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Estonian government approves transfer of frozen Russian assets to Ukraine

by Elsa Court October 12, 2023 10:46 PM 2 min read
Estonian Prime Minister Kaja Kallas speaks in Athens on October 10, 2023. (Angelos Tzortzinis/AFP via Getty Images)
This audio is created with AI assistance

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The Estonian government has approved a draft law that, if passed by parliament, will allow frozen Russian assets to be transferred to Ukraine, Prime Minister Kaja Kallas announced on Oct. 12.

"The money to compensate for the damages caused by Russia in Ukraine should not come only from the taxpayers of other countries," Estonian Foreign Minister Margus Tsahkna said.

The bill intends for assets frozen in Estonia to be used to compensate for war damages, Kallas said, adding that the country "must be an example and an encouragement" to others in establishing similar regulations.

"Russia must compensate Ukraine for all the war damages caused," Kallas said.

Tsahkna said that he hopes that the law will influence Russia to follow international law, as the bill entails that the assets "will remain frozen until the war damages are compensated."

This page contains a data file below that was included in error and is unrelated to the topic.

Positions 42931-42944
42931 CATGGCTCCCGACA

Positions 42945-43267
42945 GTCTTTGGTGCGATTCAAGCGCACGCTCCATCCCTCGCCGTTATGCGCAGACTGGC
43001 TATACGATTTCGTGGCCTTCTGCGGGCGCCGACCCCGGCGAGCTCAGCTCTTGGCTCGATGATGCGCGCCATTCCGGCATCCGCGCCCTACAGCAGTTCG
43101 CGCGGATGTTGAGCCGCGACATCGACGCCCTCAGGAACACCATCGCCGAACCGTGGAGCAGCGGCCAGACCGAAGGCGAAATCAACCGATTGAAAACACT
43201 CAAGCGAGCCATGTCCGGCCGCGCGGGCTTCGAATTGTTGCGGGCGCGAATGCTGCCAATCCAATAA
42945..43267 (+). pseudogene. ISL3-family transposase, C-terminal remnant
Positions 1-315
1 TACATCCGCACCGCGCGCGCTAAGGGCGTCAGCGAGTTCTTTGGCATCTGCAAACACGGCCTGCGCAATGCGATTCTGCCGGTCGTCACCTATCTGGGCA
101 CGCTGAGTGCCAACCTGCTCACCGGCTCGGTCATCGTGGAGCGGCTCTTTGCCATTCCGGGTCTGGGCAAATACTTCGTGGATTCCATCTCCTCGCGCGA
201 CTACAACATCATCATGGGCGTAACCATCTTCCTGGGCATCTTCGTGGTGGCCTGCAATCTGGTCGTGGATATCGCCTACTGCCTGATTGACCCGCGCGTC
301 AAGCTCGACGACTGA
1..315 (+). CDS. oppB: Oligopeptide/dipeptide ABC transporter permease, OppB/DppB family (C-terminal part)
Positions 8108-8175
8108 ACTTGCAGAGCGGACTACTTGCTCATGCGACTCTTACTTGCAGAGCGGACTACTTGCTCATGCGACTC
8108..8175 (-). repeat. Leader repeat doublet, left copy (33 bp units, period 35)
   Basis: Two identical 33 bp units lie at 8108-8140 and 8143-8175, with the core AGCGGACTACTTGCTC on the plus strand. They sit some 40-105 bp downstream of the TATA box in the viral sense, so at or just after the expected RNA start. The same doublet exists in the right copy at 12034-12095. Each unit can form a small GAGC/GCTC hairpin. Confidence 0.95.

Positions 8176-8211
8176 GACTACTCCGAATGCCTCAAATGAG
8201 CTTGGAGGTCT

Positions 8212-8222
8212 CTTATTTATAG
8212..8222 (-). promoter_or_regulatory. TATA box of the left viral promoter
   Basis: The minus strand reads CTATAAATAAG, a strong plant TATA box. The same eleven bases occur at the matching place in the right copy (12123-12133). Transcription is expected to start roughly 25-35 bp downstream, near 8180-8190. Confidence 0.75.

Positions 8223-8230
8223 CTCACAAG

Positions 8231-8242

"Applying punishment to every single person who contributes to aggression can ultimately influence the political leadership or people of the aggressor country," the foreign minister said.

The Estonian government estimates that assets worth around 38 million euros ($40 million) have been frozen in the country following international sanctions on Russia.  

The news from Estonia comes the day after Belgium announced it has created a 1.7 billion euro ($1.8 billion) fund for Ukraine financed by the tax revenue from interest on frozen Russian assets.  

Banks in Belgium who hold frozen assets must pay income tax on the interest they earn, which goes directly to the national government.  

"The taxation of income from these assets should go 100% to the benefit of the population of Ukraine," Belgian Prime Minister Alexander de Croo said on Oct. 11 in Brussels.

Belgium holds about 180 billion euros ($191 billion) in frozen Russian assets, de Croo said in May.

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